Barely remembered by his fellow countryman but revered to this day by the Chinese George Hogg was an Oxford-educated adventurer who led 60 war orphans on a 700-mile trek during the Japanese occupation of China to prevent them from falling into the hands of the advancing occupying forces. In director Roger Spottiswoode’s leisurely retelling of this heroic feat Hogg (Jonathan Rhys Meyers) is introduced sneaking into Nanking in 1937 to report on the three-sided war between the Japanese Chinese Nationals and Chinese Communists. Upon his arrival Hogg witnesses Japanese soldiers execute hundreds in cold blood. With the aid of Communist resistance leader “Jack” Chen (Chow Yun-Fat) and Red Cross nurse Lee Pearson (Radha Mitchell) an injured Hogg is taken to recuperate at a school in Huang Shi. Once better Hogg plans to tell the world what’s happening in China. But he takes such a shine to the orphans that he decides to stay as the school’s headmaster. Soon though news spreads that Japanese troops are marching toward Huang Shi. Hogg has no choice but to take the orphans on a months-long journey--with rough terrain and bitter weather ahead of them--to find a safe place to live and learn. Let’s ignore the fact that pretty-boy Rhys Meyers struts through the Second Sino-Japanese War looking more like a fashion-conscious playboy on vacation than a war correspondent dodging bullets and bombs. The hunkiest Henry VIII ever--sorry Eric Bana--downplays the onscreen Hogg’s evident superior complexity in order to react to the horrible circumstances he’s found himself in with the appropriate amount of fear compassion and resourcefulness. On the other hand Yun-Fat acts like he’s in Apocalypse Now. He gleefully spouts war-isn’t-hell Kilgore-isms even though his fervor and glibness are out of place in a film that treats the war with obvious grave solemnity. The tough-as-nails Mitchell does serve as something of a calming influence whenever she’s around Yun-Fat. Unfortunately sparks don’t fly between Mitchell and Rhys Meyers making it impossible to buy into their perfunctionary romance. Honestly Rhys Meyers generates more heat with the sublimely regal Michelle Yeoh whose black marketer is taken with this most charming customer. Too bad Yeoh doesn’t share any moments with her Crouching Tiger Hidden Dragon costar Yun-Fat. Of the orphans the stone-faced Guang Li makes the greatest impression as a warrior among children who rightfully fears Hogg will usurp his authority. “We’re all something different in China ” Pearson tells Hogg. That certainly holds true for Hogg. Beyond serving as a CliffsNotes-style history lesson in the Second Sino-Japanese War The Children of Huang Shi asks what it takes during a time of conflict to transform an observer to a participant a pacifist to an advocate of war. Actually it doesn’t take much for the reporter portrayed here to abandon his personal and professional principles. Even if director Roger Spottiswoode pulls no punches whenever he places Hogg in harm’s way our hero’s swift conversion from impartial bystander to unlikely savior would still probably be laughed at by the hardened war correspondents in the director’s superior Under Fire. Sadly after depicting the horrors of war with bloody and brutal honesty Spottiswoode falls into the trap of presenting Hogg as the all-knowing all-sage Westerner out to rescue 60 “savages” not just from the Japanese but from themselves. The students don’t teach anything of value to Hogg. Even his relationships with a select few students aren’t as fully explored as those he shares with Pearson and Chen. That’s not to say that the much-anticipated journey across the Gobi Desert isn’t inspirational. It is even if it seems more rushed and less eventful than expected. The Children of Huang Shi isn’t as powerful or compelling as Schindler's List but there’s no denying that it may help Hogg receive the recognition he deserves outside of China for his selfless actions during a war that he had no vested interest in.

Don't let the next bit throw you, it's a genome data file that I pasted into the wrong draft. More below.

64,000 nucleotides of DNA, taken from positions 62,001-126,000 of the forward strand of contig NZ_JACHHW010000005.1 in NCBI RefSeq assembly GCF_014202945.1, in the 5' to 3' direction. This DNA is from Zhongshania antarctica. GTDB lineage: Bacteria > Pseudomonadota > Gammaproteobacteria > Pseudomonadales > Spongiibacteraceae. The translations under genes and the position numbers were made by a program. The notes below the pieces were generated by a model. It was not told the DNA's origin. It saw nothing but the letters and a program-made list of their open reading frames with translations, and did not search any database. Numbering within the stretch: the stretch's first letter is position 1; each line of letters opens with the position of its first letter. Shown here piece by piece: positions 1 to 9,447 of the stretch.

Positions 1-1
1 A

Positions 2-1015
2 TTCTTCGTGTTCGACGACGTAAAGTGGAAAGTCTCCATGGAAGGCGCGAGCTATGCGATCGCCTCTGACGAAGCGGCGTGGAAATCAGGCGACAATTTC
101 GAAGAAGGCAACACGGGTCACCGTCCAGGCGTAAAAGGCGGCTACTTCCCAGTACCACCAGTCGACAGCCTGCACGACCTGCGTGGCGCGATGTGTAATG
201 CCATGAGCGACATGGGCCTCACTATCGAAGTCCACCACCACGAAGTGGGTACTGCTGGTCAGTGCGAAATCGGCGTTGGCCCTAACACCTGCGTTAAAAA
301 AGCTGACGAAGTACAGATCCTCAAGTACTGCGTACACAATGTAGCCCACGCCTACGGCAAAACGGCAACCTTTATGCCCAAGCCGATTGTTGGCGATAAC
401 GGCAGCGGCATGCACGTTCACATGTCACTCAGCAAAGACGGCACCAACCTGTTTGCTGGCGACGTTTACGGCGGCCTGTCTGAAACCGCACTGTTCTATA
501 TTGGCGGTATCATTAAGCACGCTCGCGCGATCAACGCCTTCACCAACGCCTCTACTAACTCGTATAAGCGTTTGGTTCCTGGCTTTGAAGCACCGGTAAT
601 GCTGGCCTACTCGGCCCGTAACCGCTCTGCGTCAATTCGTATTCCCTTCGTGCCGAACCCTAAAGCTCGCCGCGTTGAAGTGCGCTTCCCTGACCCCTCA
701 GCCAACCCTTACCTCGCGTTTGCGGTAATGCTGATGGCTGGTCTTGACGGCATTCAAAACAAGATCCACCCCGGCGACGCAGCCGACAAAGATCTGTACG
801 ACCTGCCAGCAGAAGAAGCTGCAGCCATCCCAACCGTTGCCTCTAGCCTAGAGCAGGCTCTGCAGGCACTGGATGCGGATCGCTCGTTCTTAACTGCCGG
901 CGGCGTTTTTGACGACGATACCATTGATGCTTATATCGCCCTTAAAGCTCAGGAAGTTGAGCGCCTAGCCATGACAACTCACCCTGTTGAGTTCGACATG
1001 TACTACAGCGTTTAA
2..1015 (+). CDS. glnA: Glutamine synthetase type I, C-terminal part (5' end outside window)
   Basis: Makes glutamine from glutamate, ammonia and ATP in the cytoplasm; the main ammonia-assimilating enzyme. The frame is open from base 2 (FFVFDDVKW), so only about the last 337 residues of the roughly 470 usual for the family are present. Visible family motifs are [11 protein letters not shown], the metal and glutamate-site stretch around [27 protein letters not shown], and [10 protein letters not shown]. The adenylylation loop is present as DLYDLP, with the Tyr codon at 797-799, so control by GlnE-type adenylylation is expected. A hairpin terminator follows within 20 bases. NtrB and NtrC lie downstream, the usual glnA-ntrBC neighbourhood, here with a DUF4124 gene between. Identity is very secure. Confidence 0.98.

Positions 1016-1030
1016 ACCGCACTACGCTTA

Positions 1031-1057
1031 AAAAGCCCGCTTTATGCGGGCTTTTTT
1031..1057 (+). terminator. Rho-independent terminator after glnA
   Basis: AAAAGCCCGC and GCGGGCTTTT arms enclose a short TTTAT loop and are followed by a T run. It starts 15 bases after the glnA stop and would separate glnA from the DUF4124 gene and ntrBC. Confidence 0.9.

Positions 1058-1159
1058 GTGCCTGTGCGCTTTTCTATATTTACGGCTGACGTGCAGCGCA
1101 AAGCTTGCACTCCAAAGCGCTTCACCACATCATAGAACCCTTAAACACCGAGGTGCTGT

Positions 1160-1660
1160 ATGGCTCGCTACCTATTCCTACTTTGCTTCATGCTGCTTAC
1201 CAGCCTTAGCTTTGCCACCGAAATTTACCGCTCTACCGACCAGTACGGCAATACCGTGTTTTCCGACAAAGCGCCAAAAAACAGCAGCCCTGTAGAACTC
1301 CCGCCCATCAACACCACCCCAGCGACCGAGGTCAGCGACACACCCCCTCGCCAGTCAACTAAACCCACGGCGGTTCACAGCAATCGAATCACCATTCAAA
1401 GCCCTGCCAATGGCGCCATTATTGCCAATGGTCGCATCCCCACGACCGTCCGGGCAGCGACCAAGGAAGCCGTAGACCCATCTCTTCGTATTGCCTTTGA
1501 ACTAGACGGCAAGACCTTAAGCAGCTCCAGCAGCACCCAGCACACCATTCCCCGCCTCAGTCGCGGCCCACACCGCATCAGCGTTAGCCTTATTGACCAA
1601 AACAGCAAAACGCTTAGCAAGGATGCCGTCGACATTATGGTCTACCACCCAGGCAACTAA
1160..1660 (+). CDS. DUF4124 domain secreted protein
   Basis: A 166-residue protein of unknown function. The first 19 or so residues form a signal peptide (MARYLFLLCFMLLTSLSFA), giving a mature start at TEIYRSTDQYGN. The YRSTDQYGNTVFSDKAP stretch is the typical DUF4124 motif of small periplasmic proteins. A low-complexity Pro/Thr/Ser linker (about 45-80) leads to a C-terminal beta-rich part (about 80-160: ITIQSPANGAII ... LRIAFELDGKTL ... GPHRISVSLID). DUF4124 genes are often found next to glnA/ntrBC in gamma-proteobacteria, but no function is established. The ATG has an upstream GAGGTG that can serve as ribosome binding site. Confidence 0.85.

Four tweener boys—Maps (Daniel Radcliffe) Misty (Lee Cormie) Spit (James Fraser) and Spark (Christian Byers)--have grown up together in a dusty Catholic orphanage deep in Australia’s outback during the 1970’s. The boys are fast friends partly because they are the home’s December Boys the only four born in that month. As the film begins all four are once again passed over by an adoptive couple--and disappointed once again in their collective dream of leaving the place and becoming part of a real family. But fate steps in as the foursome gets the life-altering chance to go for Christmas vacation to visit an elderly couple that lives by a gorgeous cove on the sea. As their holiday progresses the boys begin to compete for the affections of another family living in the magical cove a couple contemplating adopting a child. By the time the holiday is over all four have had an unforgettable life experience that will shape the rest of their days. Daniel Radcliffe branches out from his iconic role as Harry Potter with this terrific performance as Maps the eldest of the four orphan boys. As a slightly hardened teen who secretly longs for love and stability this character is very different from Harry (despite the orphan thread that links the two together) and Radcliffe inhabits him completely. The other three boys also give natural believable performances especially Lee Cormie who is the film’s narrator and central character. His portrayal of that bespectacled artistic smaller-than-the-others Misty is nuanced and brave quite the accomplishment for a kid who has only just turned fifteen. The rest of the gifted cast--including iconic Aussie actor Jack Thompson of classics like Breaker Morant and The Man from Snowy River--all add to the overall quality of this well- acted telling of an emotional but never sappy story of adolescent longing and coming of age. Australian Rod Hardy spent more than 20 years in Hollywood directing mostly episodic television with a few made-for-TV movies (Buffalo Girls) and feature films (Robinson Crusoe with Pierce Brosnan). With December Boys Hardy headed back home to use all that experience to make a film that speaks to the emotions of childhood which resonates into adult experience. Using the incredible landscapes of Oz as a key element of the story Hardy creates a visual cornucopia that parallels the emotional journey the four orphans take through the course of the film. His adept handling of many of the most universal life passages--first kiss loss of parents love/hate of siblings dealing with the death of a loved one--bring a strong realism to the story adapted from a novel by Michael Noonan. Yet there’s a hint of magical realism to the tale too as well as a strong religious undertone. All meld into a cinematic experience that will engage you and stay with you long after the credits roll.